Youthfully Sad

April 22, 2022 Cognitive Insights No Comments

In a survey of 8000 high-school students between 2009 and 2021, the American CDC found the share of students with ‘persistent feelings of sadness or hopelessness’ to have risen from 26 to 44%.

This is confirmed by objective measures, such as self-harm, eating disorders, and suicide.

Also, it’s not only happening in the US, but in most ‘developed countries.’ This is a global issue.

I was a sad kid between 11 and +/- 14 years of age.

During these three years, I could hardly cope with what I saw as the in-humanity of many adults ― mainly in the way they treated other kids. I’ve always been an idealist.

Then I found books about non-conscious processing. These may have saved my life, at least my being alive.

Why is youth so increasingly sad?

Several causes have been put forward: stressful news, social media, diminishing sociality, intensive modern parenting, COVID.

These are consistent with straightforward ideas about causality.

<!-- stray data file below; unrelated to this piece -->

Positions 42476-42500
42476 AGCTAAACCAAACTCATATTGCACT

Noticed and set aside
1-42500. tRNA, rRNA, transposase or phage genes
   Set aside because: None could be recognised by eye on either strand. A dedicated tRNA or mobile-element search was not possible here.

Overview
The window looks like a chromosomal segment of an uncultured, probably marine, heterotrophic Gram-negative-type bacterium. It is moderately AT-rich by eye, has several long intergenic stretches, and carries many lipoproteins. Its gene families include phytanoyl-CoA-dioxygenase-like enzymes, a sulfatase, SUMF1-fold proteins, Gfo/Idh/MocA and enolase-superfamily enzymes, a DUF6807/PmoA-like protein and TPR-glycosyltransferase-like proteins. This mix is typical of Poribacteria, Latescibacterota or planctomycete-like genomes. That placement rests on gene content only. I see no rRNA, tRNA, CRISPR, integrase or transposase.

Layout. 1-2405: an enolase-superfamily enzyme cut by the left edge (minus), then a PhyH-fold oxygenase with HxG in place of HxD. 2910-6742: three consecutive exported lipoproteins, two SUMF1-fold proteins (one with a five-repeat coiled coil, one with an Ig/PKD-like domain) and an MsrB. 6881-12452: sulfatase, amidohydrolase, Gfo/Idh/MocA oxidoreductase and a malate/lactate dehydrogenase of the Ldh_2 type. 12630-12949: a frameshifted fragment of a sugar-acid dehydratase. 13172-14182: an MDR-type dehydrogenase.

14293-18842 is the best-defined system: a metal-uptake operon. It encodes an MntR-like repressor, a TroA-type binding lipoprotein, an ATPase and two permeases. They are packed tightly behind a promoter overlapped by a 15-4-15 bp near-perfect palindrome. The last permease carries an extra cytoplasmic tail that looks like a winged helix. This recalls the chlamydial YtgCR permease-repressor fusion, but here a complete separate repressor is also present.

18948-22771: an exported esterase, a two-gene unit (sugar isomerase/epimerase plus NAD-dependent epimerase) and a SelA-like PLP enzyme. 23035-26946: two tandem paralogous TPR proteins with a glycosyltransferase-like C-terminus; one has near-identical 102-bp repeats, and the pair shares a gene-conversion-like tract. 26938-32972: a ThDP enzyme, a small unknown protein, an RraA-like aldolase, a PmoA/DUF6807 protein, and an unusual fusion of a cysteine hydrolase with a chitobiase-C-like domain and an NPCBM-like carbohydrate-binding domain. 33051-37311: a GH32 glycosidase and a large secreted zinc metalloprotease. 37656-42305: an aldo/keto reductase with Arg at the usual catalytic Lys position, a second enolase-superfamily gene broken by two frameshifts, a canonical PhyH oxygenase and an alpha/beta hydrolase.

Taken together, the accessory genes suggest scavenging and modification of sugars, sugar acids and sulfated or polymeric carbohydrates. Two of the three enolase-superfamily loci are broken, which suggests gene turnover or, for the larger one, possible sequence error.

• Why is stressful news so stressful?
  • Why does youth abuse social media? Even more, why do social media abuse social media?
  • Why is there diminishment in sociality?
  • Why do parents replace quality with quantity?
  • Why did nobody have the guts to take COVID as a crucial chance to forward depth?

Why is youth so sad? – Take two.

This needs in-depth answers to the above questions. These answers are much less straightforward.

The whole thing may be profoundly related to the meaning crisis.

New people (youngsters), coming of age into this world, need to make some sense of it. This sense cannot be freely given to them ― as can, for instance, a new toy, a new hobby, or even a new car.

Meaningfulness needs to grow. It can only come from inside. It grows together with the meaning-giver. Yet, if there is no meaning, there is nothing to live for ― thus, no joie de vivre. There may be pleasure (of the temporary kind), but no happiness, no fulfilling joyfulness.

Thus, there is only sadness, open or hidden.

This kind of sadness may turn into (open or hidden) depression or it may be one from the start. Indeed, we see that many (most?) cases of depression start from a young age.

What saved me at a fairly young age may be what is needed to diminish the global youthful sadness. This is a view of the human being that takes into account the whole person.

Now you know why AURELIS is so full of it. All youngsters need support in this, too.

Otherwise, the sadness of youth will be the sadness of the future.

Young people have two options:

  • Make one’s heart into a less depth-sensitive thing.
  • Go for it, trying to change the broad environment rather than be changed.

I have chosen the second option ― still curious where it will lead to.

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